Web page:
I have a special problem with video games: I like them too much. Twenty-one years ago I became addicted to a game called Civilization, which I played on my 386 PC (remember those?) The game starts at the dawn of human history; you have to establish a simulated civilization by building cities and mustering armies and increasing your technological know-how. You also wage wars against competing civilizations, and over time -- each turn represents a hundred years, I think -- your weaponry grows ever more powerful. I absolutely loved that game. There was something intensely satisfying about starting out with phalanxes and chariots and then working your way up to riflemen and tanks and aircraft carriers.
One night in November 1991 I played the game until morning. I started playing when my girlfriend (now my wife) went to sleep, and I was still at it when she woke up at 7 am. She gave me an incredulous look. “What on earth are you doing?” I must’ve looked a little scary. My eyes were bloodshot, my hands were shaking, and my back muscles were full of knots from bending over the keyboard all night. “I did it!” I yelled in triumph. “I conquered the world!”
Later that day I removed the Civilization floppy disk (remember those?) from my computer and threw it in the trash. I realized I couldn’t allow myself to play video games of any kind, because if I did I wouldn’t do anything else. This self-imposed moratorium lasted until a few years ago when I broke down and bought a Wii system for the kids (and then we got an Xbox too). It was jarring to see the new games that have been developed over the past two decades -- the graphics are so much better! But I’ve mostly resisted the compulsion to play. I’m too old to stay up all night. Besides, the kids hog the electronics now.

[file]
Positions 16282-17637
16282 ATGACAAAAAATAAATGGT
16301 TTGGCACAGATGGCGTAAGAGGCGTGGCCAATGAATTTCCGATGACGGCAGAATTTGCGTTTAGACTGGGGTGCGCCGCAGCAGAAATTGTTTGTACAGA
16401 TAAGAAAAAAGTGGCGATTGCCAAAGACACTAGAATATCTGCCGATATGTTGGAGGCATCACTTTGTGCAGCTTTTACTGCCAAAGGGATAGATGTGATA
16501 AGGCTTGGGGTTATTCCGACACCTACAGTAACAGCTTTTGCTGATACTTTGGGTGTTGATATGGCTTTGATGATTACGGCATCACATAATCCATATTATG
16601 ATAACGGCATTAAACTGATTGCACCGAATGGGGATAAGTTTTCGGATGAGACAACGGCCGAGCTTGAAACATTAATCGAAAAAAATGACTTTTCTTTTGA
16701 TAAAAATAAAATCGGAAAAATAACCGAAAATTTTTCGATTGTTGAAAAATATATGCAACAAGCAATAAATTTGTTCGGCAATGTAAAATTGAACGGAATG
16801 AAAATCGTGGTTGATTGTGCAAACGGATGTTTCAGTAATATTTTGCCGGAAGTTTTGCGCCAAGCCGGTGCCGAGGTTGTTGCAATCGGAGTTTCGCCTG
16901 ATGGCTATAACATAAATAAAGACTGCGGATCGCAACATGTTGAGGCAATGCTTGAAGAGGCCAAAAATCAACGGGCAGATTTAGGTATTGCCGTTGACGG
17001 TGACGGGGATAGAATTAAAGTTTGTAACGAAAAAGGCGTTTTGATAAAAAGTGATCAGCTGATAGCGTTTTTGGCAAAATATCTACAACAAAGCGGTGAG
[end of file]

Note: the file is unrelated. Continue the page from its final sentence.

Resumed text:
But getting back to my point: the world is full of entertaining distractions, and many of them would give me more pleasure than writing my novel would, at least in the short term. Yet I convince myself that this isn’t true. I put down my newspaper and tell myself, “You know what? My novel is more interesting than the CIA director’s scandalous affair. So what, the guy fooled around with a fawning younger woman, what’s so interesting about that? Come on, stop searching the Internet for lubricious details. Stop exchanging snarky e-mails with your friends. Get back to work!”
And this brings me to the second lie I tell myself. At some point in the process of writing a novel I become convinced that this book is the best thing I’ve ever written. No -- the best thing ever written by anybody. Crazy, right? The lie is so absurd I can’t seriously entertain it for very long. But it’s a useful delusion to have, especially when I’m struggling with the book and the deadline is approaching and I have to devote practically every waking moment to finishing the damn thing. Why put in all the effort if the novel isn’t fantastic?
Then I finish the first draft and stop telling myself the lies. They’ve served their purpose, so I don’t have to believe them anymore. I wait a few weeks, and then I’m ready to look at the manuscript again and confront the truth: the book is a mess. Some parts don’t make sense, other parts are boring. I don’t love the book anymore. But I don’t hate it either. Now it’s time for some tough love. An intervention. I have to whip the manuscript into shape.
And then, after all the revisions are done and the final changes sent to the copy editor and the advance reading copies distributed to the reviewers, then I’m ready to fall in love with the book again. But this time it’s not a blind, self-deluding infatuation. I’ve done my best to fix the novel’s flaws, but I know it’ll never be perfect. I love the book despite its imperfections and infelicities. I’m at this stage now with my next novel, which will be published in February. I’m still collecting blurbs and composing the jacket copy, but I can’t make any major changes to the book. This stage is the literary equivalent of zipping up your lover’s dress and clasping the pearls around her neck, getting her ready for her big night on the town.
Go out there, beautiful. Knock ’em dead.